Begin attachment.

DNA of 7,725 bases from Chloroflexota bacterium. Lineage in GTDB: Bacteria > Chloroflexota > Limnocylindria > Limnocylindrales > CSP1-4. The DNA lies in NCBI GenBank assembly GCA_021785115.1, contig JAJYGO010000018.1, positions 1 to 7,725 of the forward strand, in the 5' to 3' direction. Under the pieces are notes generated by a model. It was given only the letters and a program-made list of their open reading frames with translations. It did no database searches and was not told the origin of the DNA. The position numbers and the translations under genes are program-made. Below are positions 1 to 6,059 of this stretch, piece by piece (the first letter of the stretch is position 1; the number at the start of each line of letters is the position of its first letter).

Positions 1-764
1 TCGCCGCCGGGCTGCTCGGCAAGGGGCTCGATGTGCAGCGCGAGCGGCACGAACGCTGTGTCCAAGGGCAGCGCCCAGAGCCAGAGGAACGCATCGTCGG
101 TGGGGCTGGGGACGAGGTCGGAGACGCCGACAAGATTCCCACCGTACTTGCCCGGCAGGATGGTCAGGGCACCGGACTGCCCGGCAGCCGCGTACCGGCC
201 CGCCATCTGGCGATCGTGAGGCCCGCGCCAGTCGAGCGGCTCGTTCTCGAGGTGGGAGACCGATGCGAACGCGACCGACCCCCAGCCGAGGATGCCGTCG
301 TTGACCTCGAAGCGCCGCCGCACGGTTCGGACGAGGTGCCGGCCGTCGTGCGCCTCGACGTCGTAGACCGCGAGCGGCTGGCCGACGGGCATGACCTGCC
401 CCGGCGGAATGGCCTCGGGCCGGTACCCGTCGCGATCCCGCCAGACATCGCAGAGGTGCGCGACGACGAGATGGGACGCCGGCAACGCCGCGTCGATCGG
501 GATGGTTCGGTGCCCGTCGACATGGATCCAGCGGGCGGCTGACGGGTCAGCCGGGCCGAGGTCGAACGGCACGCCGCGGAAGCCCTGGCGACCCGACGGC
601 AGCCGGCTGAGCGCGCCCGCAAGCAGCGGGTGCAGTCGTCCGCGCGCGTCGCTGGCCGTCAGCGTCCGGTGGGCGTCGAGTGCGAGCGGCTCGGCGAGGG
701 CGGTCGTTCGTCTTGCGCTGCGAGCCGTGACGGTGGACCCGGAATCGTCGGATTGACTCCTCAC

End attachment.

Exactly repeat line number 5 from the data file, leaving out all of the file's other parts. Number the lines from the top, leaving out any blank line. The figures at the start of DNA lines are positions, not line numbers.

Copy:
201 CGCCATCTGGCGATCGTGAGGCCCGCGCCAGTCGAGCGGCTCGTTCTCGAGGTGGGAGACCGATGCGAACGCGACCGACCCCCAGCCGAGGATGCCGTCG